This is the Muradiye mosque, by the greatest Turkish architect, Sinan. It is one of his last works, from 1582-1585, who built it for Murat III.
The mihrab (prayer niche, indicating the direction of Mecca) is surrounded by tiled walls of the best quality (Iznik tiles, late 16th century).
A particular feature of this mihrab are the two slender colonettes in brown marble on both sides of the niche. They are inserted loosely into their place, so that they can rotate around their axe if one tries to make them do so. This is more than a fiddling: it is an earthquake alarm. The endless history of earthquakes in Anatolia learned that large crowds gathering in covered spaces is potentially life-threatening. If an earthquake is imminent, the preliminary vibrations will make the pillars rattle, a warning to the attendees that it would be wise to interrupt the prayer and go outside before seeking Allah’s protection any futher.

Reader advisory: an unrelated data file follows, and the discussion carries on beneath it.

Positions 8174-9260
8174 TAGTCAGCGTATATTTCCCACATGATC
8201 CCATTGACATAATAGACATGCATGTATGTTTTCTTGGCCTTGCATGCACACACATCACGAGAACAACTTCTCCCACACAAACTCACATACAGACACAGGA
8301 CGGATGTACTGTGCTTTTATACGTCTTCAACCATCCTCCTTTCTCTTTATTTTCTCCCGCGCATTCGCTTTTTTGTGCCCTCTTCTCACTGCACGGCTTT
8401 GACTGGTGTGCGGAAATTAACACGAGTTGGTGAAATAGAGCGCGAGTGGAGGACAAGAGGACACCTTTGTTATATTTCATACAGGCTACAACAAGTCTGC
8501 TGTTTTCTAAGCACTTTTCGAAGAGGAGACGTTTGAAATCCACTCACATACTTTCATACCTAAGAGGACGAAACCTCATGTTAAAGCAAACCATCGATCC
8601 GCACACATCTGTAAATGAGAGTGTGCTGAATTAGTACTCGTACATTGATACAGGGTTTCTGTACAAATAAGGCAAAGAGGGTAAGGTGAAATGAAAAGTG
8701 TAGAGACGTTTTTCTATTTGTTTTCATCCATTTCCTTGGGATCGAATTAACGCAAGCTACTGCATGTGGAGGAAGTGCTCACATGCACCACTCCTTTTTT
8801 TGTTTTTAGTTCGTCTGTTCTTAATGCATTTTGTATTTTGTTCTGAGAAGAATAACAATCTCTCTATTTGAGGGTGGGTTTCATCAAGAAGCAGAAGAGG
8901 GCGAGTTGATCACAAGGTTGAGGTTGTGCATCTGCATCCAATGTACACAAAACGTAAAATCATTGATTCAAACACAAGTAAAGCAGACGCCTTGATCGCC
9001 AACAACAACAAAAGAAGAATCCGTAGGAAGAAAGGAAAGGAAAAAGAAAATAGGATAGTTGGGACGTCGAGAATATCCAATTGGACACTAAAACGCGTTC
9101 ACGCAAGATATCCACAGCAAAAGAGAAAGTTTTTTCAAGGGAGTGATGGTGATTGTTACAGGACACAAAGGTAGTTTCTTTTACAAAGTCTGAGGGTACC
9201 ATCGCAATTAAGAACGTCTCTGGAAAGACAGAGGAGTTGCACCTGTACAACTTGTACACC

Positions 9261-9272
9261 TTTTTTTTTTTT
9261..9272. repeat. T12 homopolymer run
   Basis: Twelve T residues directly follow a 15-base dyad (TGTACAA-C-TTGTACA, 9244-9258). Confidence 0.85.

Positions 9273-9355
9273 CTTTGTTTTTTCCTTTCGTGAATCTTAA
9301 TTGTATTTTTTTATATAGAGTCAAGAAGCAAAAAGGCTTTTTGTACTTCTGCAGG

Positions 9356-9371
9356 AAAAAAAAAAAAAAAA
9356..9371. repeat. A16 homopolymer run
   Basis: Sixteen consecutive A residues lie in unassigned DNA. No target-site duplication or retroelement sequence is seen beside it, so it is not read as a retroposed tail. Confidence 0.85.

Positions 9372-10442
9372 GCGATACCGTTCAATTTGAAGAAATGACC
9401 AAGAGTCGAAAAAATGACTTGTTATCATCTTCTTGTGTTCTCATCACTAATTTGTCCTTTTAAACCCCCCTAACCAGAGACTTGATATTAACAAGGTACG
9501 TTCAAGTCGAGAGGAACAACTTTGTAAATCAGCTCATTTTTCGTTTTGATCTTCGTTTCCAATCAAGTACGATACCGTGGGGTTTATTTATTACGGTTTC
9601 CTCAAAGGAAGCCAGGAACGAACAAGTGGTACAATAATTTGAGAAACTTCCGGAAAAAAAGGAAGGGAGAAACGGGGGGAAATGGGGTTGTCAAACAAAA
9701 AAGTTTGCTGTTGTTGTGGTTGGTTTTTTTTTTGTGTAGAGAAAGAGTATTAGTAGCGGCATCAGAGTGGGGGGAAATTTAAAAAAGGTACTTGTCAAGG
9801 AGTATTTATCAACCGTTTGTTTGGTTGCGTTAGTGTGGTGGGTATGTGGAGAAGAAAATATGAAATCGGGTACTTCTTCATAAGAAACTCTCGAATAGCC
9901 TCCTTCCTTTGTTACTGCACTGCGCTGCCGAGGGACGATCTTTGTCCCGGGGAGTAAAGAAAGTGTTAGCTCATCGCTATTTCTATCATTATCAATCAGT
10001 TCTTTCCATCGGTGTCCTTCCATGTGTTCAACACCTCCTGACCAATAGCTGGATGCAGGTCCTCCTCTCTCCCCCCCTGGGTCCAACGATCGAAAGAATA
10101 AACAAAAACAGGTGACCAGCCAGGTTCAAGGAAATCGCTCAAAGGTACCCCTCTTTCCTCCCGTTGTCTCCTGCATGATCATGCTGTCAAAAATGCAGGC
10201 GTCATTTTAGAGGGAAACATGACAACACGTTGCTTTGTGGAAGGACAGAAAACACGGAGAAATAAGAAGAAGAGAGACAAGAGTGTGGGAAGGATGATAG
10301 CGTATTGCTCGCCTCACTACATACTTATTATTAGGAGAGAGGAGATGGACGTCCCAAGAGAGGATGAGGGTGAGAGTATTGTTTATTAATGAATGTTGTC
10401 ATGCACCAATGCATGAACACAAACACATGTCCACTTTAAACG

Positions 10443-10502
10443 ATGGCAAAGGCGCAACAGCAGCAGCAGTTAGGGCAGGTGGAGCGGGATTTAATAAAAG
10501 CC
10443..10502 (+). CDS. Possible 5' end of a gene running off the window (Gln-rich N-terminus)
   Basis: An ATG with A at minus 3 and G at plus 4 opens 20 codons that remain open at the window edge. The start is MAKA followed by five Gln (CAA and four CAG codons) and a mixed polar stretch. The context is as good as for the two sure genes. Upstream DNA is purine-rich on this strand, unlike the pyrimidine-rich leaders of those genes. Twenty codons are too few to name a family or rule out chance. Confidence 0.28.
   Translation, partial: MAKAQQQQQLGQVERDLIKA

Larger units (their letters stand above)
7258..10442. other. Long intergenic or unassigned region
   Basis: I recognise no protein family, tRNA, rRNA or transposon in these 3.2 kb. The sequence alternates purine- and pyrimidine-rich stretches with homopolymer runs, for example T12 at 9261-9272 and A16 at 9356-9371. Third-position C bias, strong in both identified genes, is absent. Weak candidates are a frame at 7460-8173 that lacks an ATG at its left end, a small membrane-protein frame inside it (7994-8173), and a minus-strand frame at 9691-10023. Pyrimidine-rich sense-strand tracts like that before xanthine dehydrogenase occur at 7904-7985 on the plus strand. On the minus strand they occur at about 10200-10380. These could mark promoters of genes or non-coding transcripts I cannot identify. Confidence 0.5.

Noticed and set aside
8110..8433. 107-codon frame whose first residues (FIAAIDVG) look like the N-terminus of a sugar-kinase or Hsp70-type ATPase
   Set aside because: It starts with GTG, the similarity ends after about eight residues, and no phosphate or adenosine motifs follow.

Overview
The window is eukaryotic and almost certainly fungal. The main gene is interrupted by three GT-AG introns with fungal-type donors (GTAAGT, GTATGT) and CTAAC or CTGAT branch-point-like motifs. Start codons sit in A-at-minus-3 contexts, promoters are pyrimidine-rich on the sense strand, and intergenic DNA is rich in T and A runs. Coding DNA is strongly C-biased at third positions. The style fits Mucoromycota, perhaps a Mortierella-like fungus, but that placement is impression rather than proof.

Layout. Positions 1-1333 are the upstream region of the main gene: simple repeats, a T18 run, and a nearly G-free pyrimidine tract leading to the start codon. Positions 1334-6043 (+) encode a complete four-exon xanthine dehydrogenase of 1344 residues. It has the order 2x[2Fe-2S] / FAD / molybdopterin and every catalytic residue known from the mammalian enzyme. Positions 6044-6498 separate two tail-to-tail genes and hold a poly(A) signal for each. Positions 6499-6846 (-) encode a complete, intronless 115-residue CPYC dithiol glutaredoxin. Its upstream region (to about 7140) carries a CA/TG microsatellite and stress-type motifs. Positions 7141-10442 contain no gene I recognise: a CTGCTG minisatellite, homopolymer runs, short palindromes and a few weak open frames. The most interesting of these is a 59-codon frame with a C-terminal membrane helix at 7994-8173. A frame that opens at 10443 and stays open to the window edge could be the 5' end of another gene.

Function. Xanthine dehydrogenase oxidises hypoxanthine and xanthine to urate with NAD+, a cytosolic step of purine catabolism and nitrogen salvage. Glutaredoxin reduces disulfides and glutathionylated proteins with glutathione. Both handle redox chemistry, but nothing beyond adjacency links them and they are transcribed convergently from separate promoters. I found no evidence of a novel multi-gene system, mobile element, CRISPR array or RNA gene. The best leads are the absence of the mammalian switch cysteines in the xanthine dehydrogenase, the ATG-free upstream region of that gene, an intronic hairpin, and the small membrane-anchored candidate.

Correspondent: J.M.Criel, Antwerpen.
Source: Personal visits (1986 – 1990 – 1998).